Note from the Editor: We have upgraded WordPress and suddenly all line breaks are omitted which makes the text difficult to read - we apologise for this inconvenience until we find a solution. . The northern coast of Peru is barren and mostly desert. Nevertheless it offers much to see in the form of museums,pyramids, temples and adobe cities of past civilisations. Die Nordküste Peru entlang des Pazifischen Oceans bietet viel Sehenswertes. Überreste vergangener Zivilisationen zeugen von Besiedelungen weit vor den Inkas und Moche. We left our favourite camping site Swiss Wassi at Zorritos where I tried to solve my Apple-harddrive storage problem without much success but got my backup drive operational again. Around Mancora We drove through Mancora, did essential shopping in Sullana, then drove via Piura and the Desierto de Sechura, past Lambayeque and Chiclayo (in very strong winds-dust & sand everywhere) and decided to call it a day in Pacasmayo where we found camping at El Faro Adventure Resort -beautifully overlooking the ocean and known for its very good surfing and windsurfing conditions (one of the longest wind-surfable waves in the world). Jenny, the owner explains that it was started by her father and today her sons are also involved. For US$40 you could rent all windsurfer gear from Jaime, the instructor. Beautiful view -super waves El Faro -The Lighthouse Next we made our way via the village of Magdalena de Cao, celebrated because of Señora de Cao - probably the only female queen of the Moche period and her grave was not plundered and the mummy intact. Xmas was coming -also to this remote region Her grave was in the El Brujo Archaeological Complex, with its Moche temple and grave at El Brujo (400-800AD) Huanchaco RV Gardens Hospedaje Meeting Willi & Gabi Cordes again -nicknamed the "bomberos"due to the fire red vehicle. From here we explored Chan Chan - the biggest adobe city in the world where part of the mud walls are still preserved and it is possible to see the extend of this once flourishing city during the Chimú Kingdom period. Unesco Heritage site since 1986. This city was only captured by the Incas 1470 after they cut off the water supplies to the 100 000 inhabitants. Huaca de Sol y Huaca de la Luna, the biggest adobe structures built in the Moche cultural period. Approx 130 million adobe bricks were used, each with the signature of the provider in it. As with Chan Chan the years of very wet El Niño period wreaked havoc with the mud constructions, which are now under roof to a great extend while being excavated and partially restored. Llantas Heintz without too much of a problem - here we hoped to find the same Coopers tires to replace the burst one. We were not disappointed: an absolutely professionally run operation, third generation Japanese owned operation and within 2 hours we left with 2 new Coopers tires, wheels balanced and rotated. If ever you have a need for new rubbers -try them. Hitchhikers and Packpackers Hostal On the following day we decided to do a walking tour with one of the walking tours organisations starting at Kennedy Plaza, Free Walking Tours - it is a service which is tip based and you decide how much it was worth to you. The walkabout was most interesting, well organised and professional -worth doing.
Mindo also offers an excellent opportunity to see many of the butterflies of Ecuador. A good place to start is at the local mariposarium (Butterfly Garden). Südamerika's Schmetterlinge sind prachtvoll. Mindo bietet dafür eine gute Gelegenheit im Schmetterlingspark, welcher etwa 2km ausserhalb des Dorfes liegt und auch per Fuss zu erreichen ist. Enjoy!At the butterfly sanctuary we saw, amongst others,Papilio thoas, Owl butterflies on a tree trunk, Morpho elenor,Celtinas with their transparent wings,the red and black Heliconius melpomene toma. Following our visit to the butterfly sanctuary, we departed and drove from Mindo via Santo Domingo de los Colorados to Quevedo, where we found a parking spot inside the security area of Hotel Presidente owned and run by Señor Wellington and his wife Sunet. Pictures on the wall testified of better times when even presidents of Ecuador stayed over here. Today it is no longer in the class for presidents, but we were happy to camp in the yard and use a room's bathroom, all for US$8 for the night. It was quiet and safe. Hotel Presidente -found a safe campsite in their parking at the new part being constructed Next day we travelled from Quevedo to Babahoyo, then on to Milagro (past Guayaquil). On the way on a very busy single lane road a rear tyre burst and we were somewhat nervous while changing the wheel due to the traffic of heavy vehicles. Heavy traffic in both directions -not a good place to change a burst tyre Our next stop was past Naranjal where we camped at Kaluz Hosteria and Spa with the hot Balneario de Aguas Termales in walking distance, which were run by the local Shuar people in the village. Breakfast was included in the tariff at Kaluz and we were permitted to use the clean bathroom of a vacant cabaña. The breakfast consisted of a piece of indescript queso (cheese) and deep-fried platanas, a bland and fairly tasteless banana - not quite what we would normally have ordered if there had been a choice. Camping at Kaluz A wonderful specimen of a Travellers Palm in the Kaluz gardens The Shuar are part of the Jivaro tribe, known for the shrunken head trophies which were only outlawed in modern times by the Ecuadorian and Peruvian governments. Balneario de Aguas Termales From Kaluz camp our route took us back to the trunk road and on the way we spoke to Shuar farmers harvesting the large red cacao fruits. Harvesting Cacao fruit On her way to school Soon the magnificent trees of Ecuador started making way for boring banana plantations as we got closer to the border Post cover period 4th to 6th December 2016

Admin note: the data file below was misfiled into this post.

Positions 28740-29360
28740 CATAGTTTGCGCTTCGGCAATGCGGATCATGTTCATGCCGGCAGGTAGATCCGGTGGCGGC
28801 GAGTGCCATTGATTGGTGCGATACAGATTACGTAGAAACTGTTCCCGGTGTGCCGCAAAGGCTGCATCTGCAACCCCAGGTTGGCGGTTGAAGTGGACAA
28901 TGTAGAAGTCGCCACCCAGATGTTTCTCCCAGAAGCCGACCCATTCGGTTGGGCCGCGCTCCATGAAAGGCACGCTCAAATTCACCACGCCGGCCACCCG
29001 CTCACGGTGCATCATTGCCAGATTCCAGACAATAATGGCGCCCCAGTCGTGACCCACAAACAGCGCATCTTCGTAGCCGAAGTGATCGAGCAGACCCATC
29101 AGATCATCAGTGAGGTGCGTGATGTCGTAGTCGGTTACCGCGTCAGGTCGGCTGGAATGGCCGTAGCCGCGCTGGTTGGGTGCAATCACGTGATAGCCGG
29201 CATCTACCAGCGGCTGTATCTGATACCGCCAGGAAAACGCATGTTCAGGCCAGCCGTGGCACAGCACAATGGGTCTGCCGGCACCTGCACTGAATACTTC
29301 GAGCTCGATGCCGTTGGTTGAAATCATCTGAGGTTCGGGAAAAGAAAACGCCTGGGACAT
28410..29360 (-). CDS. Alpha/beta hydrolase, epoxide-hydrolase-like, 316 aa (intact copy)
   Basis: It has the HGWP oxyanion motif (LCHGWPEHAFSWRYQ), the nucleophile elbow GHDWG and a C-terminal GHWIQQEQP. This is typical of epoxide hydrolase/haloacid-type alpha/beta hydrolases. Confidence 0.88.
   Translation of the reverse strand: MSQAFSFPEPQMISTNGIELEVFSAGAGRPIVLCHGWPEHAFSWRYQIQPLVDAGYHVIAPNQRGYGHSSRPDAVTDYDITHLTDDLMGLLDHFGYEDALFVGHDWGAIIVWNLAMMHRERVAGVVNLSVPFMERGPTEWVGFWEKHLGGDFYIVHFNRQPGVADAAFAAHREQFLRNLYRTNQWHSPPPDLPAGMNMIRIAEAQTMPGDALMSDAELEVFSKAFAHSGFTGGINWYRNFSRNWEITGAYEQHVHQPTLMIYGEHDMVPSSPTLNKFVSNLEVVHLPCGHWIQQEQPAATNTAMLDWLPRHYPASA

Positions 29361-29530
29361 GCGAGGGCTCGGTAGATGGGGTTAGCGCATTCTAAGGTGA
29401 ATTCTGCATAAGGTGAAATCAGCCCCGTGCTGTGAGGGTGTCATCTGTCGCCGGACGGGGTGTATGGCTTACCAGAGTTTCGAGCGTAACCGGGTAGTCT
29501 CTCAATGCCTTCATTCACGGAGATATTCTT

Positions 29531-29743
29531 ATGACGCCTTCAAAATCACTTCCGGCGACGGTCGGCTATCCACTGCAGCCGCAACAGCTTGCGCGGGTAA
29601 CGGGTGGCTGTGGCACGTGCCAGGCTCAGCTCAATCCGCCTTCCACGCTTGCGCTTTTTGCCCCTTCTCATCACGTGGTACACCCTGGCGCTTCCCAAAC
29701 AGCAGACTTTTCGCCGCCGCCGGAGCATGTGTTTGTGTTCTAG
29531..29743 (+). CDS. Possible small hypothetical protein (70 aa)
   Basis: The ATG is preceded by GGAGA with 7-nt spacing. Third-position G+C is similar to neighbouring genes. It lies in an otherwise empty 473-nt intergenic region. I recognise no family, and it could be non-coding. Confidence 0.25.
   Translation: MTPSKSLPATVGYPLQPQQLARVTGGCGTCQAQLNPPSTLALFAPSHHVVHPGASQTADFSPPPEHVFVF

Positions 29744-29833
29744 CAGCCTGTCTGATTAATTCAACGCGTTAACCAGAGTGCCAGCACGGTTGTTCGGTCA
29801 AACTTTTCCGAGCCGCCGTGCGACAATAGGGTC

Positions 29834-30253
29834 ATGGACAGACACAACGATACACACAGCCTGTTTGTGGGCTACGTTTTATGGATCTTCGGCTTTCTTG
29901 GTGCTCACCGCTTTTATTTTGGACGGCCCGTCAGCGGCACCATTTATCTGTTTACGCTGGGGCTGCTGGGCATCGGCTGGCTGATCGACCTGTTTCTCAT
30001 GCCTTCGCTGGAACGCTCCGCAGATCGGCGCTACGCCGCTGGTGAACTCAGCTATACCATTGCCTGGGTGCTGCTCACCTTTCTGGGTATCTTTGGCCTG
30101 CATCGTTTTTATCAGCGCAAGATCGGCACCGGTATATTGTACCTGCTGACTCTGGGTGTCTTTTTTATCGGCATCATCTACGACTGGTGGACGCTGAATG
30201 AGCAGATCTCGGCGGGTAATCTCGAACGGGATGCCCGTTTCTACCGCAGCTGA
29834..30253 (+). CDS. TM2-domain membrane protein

South America is endowed with beautiful birds - hummingbirds and colibris are just one of the many groups present. So we had to find a spot that would allow us to observe some from close by. Südamerika hat eine Vielzahl schönster Vogelarten. Die Familie der Kolibris ist eine der faszinierensten Gruppen. Wir hatten gehört das auf unserem Weg gen Süden der Ort Mindo dafür bekannt ist. Aber vorher musste noch etwas am Wagen getan werden. Galápagos felt like a 14 day holiday for us being on the ship. For a change we had super bathroom facilities, a roof over our heads and all food that was prepared for us in place of having to cooking outside no matter what the weather conditions were. By now we had travelled 7 months in our vehicle and we had done just over 21 000km exploring 6 countries. However, a few things needed fixing before we could continue - especially our fridge. Luckily parts had arrived in Ibarra when we got back and we could get them out of customs for the moderate sum of US$130. This amount was little in comparison to the DHL courier freight costs from South Africa for the few items we needed. Fellow traveller Stefan Sigl assisted to get the compressor brazed back into the fridge circuitry ( with assistance of local technicians in Ibarra), we also repaired the ARB air compressor ( the over-heating protection sensor failed) and did general maintenance, cleaning, washing etc. Then it was time to say our goodbyes to new friends we had now met going up north and coming back south and a good occasion was a farewell braai! Not to forget Fred & Elisabeth Smits from New Zealand in their 1957 Mercedes who had to leave their trailer behind to be able to tackle the high Andes.Post covers the period 28th November-6th December 2016